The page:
But that’s not all you get for your money, for the DVD also features a documentary by Philip King and Nuala O’Connor on the band’s reformation, including some wonderful monochrome archive footage from the early 1970s (and, it has to be said, some wonderful archive hairstyles too) demonstrating just how impassioned Planxty’s music was then and remains so now. As their erstwhile manager remarks of the band, with especial reference to Liam, “You had three hippies up there … and you had this civil servant in the middle, and he’s producing the magic.”

Add to that a separate section of interviews with each of the band (including Christy’s tale of “the man from Portlaoise” – you’ll have to buy the DVD to learn what that’s all about) and this is almost the perfect package. It loses that one star simply because, hard to credit, but the band subsequently achieved even greater heights, as revealed by their momentous Barbican gig.

This review by Geoff Wallis was written for Songlines magazine

source: www.songlines.co.uk.


Sleeve Note from Leagues O’Toole:

Amongst other things, the year 2004 will be remembered for the public re-assembling of Planxty for twelve concerts – two in Glór, Ennis, in the music heartland of County Clare, and ten in the plush confines of Vicar St, Dublin – their first live performances in twenty-something years. †This is an event of some considerable historical and cultural magnitude, rendered all the more pertinent given the seamless realignment of Donal Lunny, Andy Irvine, Liam O’Flynn and Christy Moore.

Surreptitious rehearsals in Paddy Doherty’s Spa Hotel in Lisdoonvarna the previous October had revealed to the Planxty players that the chemistry was alive and well and ready to blow. And so it did, as each night the music tumbled magically from their fingers, smiles stretched across our faces, heads bobbed, feet tapped, Christy ‘hupped,’ and we all set adrift on a musical journey that would sail us through the full gamut of emotions.

A cast of odd characters starred each night; lusty blacksmiths, murderous Lords and adulterous Ladies, mighty mariners, raggle taggle gypsies, and shillelagh-wielding latchecos. There was drama, laughs, slagging, jubilation, reflection, and love coming from every corner of the room. The songs and tunes came to us from decades and centuries gone, from 17th century harp music, to the singing of John Reilly, to the priceless pages of the PW Joyce Collection.

‘The Starting Gate’ eases us into the music with delicacy and intricacy, quickly introducing that building block technique that marks so much of Planxty’s music; the blissful bouzouki-mandolin marriage, the otherworldly whistle, the drone, the raspy guitar, the thump of the bodhrán. And in the middle of this melee is Liam O’Flynn whose knife-edge precision piping raises a roar from the audience and elevates the music to the high heavens.

On his solo piece, ‘The Dark Slender Boy’ a mood of pin-drop rapture cloaks the room as Liam bends yearning notes and stretches whirring drones into this profoundly mournful music. In contrast, on ‘The Clare Jig’ his pastoral whistle dances gleefully between the double-bodhrán attack of Donal and Christy.

There are some fantastic stories told within the songs performed here. ‘Arthur McBride’ is an anti-conscription / anti-war song, and one which resonates as much with Planxty’s virgin audience as it does with veterans of the 70s. Here, Andy Irvine calls upon his colleagues to back him up on a suitably rousing rowdy-dow-dow chorus. The nine-minute plus ‘Little Musgrave’ is a poetically written fable of love, lust, infidelity, jealousy, murder, and remorse – the words to which Christy Moore found on pages scattered on the floor of an auctioneers in the early 70s. This particular rendition captures the singer in majestic free-flow.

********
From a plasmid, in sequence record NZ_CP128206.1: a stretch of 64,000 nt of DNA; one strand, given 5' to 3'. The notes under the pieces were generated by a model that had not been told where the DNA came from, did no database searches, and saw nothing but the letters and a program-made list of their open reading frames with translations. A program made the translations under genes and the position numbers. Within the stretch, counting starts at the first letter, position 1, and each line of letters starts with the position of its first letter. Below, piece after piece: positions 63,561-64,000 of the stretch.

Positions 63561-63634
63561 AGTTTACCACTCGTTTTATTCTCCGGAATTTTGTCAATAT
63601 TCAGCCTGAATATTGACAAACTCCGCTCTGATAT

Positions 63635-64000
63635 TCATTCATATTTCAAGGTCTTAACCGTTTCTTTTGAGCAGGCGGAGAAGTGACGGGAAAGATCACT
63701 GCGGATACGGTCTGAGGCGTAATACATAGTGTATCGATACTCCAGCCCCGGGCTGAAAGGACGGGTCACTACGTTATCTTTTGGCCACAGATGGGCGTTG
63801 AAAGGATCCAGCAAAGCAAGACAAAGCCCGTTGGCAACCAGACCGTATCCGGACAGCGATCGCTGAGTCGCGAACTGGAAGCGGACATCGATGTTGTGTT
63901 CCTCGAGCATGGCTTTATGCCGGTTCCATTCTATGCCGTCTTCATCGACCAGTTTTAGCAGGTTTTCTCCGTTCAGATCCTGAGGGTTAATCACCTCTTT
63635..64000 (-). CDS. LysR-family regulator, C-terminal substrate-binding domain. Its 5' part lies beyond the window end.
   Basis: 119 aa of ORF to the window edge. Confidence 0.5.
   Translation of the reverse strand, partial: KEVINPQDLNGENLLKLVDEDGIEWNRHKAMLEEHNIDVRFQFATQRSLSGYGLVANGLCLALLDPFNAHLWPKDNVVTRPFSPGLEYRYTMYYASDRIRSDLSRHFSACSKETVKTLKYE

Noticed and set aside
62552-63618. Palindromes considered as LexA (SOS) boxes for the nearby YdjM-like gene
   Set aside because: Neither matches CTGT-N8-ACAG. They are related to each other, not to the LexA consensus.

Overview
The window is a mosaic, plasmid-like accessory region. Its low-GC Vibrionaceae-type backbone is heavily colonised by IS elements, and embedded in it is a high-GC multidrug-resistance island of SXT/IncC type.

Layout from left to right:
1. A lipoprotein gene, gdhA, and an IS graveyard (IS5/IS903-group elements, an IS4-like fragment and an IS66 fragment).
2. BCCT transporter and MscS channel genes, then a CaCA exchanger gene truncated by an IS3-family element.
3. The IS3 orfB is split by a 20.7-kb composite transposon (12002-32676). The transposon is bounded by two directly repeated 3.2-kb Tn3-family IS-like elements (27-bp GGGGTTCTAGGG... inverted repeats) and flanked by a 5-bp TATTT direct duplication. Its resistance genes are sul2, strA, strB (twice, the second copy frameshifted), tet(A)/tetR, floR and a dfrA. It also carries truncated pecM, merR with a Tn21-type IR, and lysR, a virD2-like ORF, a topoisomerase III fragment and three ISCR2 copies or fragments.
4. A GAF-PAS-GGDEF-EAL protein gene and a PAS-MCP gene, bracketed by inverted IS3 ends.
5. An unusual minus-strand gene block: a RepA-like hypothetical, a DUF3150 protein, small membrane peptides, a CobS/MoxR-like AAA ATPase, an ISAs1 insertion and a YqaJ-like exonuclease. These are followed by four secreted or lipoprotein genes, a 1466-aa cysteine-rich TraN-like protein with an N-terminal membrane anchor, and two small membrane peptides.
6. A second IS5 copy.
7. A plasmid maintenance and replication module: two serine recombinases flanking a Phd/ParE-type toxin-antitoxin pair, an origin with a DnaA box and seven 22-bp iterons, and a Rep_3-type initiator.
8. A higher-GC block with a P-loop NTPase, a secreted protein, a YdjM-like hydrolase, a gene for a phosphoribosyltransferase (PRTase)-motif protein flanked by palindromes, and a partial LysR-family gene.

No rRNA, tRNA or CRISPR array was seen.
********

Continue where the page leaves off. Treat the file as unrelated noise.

We rarely discuss Planxty without referencing the unusual new flavours, arrangements, and instruments they brought to traditional Irish music. In a demonstration of their peerlessly inventive verve, they stitch ‘Blacksmithereens’ (a tune based on Andy’s first impressions of Balkans music) onto an old English folk song, ‘The Blacksmith’. This fiery performance is driven by Donal Lunny’s robust, rhythmic, bouzouki and underpinned by Liam’s dramatic phrasing, which prompts another round of hollering from the congregation.

The loudest roar though is reserved for one of the most celebrated segues in traditional music – that invisible bridge from ‘Raggle Taggle Gypsy’ to ‘Tabhair Dom Do Lámh’. And who could deny Andy’s ‘West Coast of Clare,’ a lament of unrivalled pathos that has heads bowed in contemplation right across the venue. It’s rare to see an audience so possessed. It’s little wonder they received standing ovations every night upon entering and exiting the stage.

Nights like those in January and February of 2004 have been wished for, dreamt of, and fantasized about by thousands of Irish music fans for over two decades. We arrived excited, anxious, and downright nervous – there was a lot at stake; memories, expectations, and reputations. We left smiling, speechless, and wondering would we ever see their likes again.

It was a good start to the year.

Ushers Island on BBC Radio 2 – The Folk Show

Usher’s Island in Session

The best folk music from Britain and beyond.

This week, Irish supergroup Usher’s Island play tracks from their self-titled debut album.

Usher’s Island brings together two generations of the finest traditionalmusicians: Andy Irvine and Dónal Lunny (Planxty), Paddy Glackin (The Bothy Band), Michael McGoldrick (Capercaillie, Flook, Lunasa) and John Doyle (Solas).

Their debut album was recorded in a cottage in County Galway over a few days in 2016.

Plus, the usual mix of exciting new music, classic tracks and news from the folk world.

Tracks Performed

  • Felix the Soldier
  • Five Drunken Landladies
  • Heart in Hand
Watch: Five Drunken Landladies

Andy Irvine, Dónal Lunny, John Doyle, Paddy Glackin and Michael McGoldrick play live.

Release date: 14 June 2017
Duration: 7 minutes

Credits

Role Contributor
Performer Andy Irvine
Performer Donal Lunny
Performer John Doyle
Performer Michael McGoldrick
Paddy Glackin